The findings are consistent with those of a Vietnamese study that reported a 78% decrease in falls for participants who underwent first eye cataract surgery only and an 83% decrease for those who underwent both first and second eye surgeries.7 However, earlier randomized controlled trials reported that while first eye cataract surgery reduced falls risk,21 second eye surgery had no effect on falls for women aged over 70 years.22 Reason for these conflicting findings for second eye surgery could be the older age of the Foss et al sample, meaning that participants had other health issues that had more effect on their falls risk than cataract. Interestingly, the findings were in contrast to our previous population-based study in Western Australia which reported an increase in falls after first and second eye cataract surgeries.8 This may be due to the previous study including only the most serious type of falls that resulted in hospitalization. As it was a linked database study, it was also impossible to control for visual measures and lifestyle factors that may have affected falls risk, and this may have resulted in the differences between studies.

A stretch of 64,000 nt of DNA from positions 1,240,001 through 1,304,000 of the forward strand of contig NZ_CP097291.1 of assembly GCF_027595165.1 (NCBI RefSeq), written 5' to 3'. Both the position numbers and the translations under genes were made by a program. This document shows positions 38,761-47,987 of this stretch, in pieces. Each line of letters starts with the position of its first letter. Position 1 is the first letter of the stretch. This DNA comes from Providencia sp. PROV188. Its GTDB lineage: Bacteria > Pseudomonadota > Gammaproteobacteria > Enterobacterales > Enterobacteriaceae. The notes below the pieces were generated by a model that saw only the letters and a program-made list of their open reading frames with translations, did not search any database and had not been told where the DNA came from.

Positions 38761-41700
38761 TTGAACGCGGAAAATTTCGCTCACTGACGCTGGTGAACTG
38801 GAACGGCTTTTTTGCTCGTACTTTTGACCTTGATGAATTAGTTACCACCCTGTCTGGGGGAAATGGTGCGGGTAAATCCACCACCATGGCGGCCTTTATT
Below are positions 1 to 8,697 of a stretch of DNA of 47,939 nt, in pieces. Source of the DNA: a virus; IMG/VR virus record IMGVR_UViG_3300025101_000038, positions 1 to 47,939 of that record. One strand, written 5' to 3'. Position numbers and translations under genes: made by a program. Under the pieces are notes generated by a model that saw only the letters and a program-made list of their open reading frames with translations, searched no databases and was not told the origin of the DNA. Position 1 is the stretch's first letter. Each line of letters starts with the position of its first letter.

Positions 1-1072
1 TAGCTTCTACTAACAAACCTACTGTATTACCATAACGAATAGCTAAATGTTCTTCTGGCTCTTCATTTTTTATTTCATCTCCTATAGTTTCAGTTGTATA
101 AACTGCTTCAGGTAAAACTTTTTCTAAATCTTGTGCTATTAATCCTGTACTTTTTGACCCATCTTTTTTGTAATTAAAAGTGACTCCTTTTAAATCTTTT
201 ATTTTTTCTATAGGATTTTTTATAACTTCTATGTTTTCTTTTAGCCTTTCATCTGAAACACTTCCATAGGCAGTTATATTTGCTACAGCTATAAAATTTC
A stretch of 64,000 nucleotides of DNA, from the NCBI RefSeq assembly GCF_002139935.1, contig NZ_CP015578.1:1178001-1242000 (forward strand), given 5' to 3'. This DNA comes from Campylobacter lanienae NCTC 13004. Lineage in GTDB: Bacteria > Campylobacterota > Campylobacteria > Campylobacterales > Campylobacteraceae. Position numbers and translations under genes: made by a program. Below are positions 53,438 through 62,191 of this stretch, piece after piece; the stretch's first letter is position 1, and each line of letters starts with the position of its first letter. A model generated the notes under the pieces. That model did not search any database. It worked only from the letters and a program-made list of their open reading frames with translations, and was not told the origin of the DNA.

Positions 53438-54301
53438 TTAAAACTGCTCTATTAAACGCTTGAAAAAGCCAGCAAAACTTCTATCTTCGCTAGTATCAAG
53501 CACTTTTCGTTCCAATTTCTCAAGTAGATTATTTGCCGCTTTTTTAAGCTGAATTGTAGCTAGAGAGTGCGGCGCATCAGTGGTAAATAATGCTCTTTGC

It is also known that a small proportion of bilateral cataract patients experience very large differences in vision between the unoperated and operated eyes following first eye surgery, negatively affecting their vision.23,24 This may explain the smaller overall benefit observed for the second eye compared with the first eye surgery as it is likely that these particular patients benefit significantly from second eye surgery in terms of falls prevention, whereas other patients may experience minimal or no additional benefit. This should be investigated further with a larger sample size.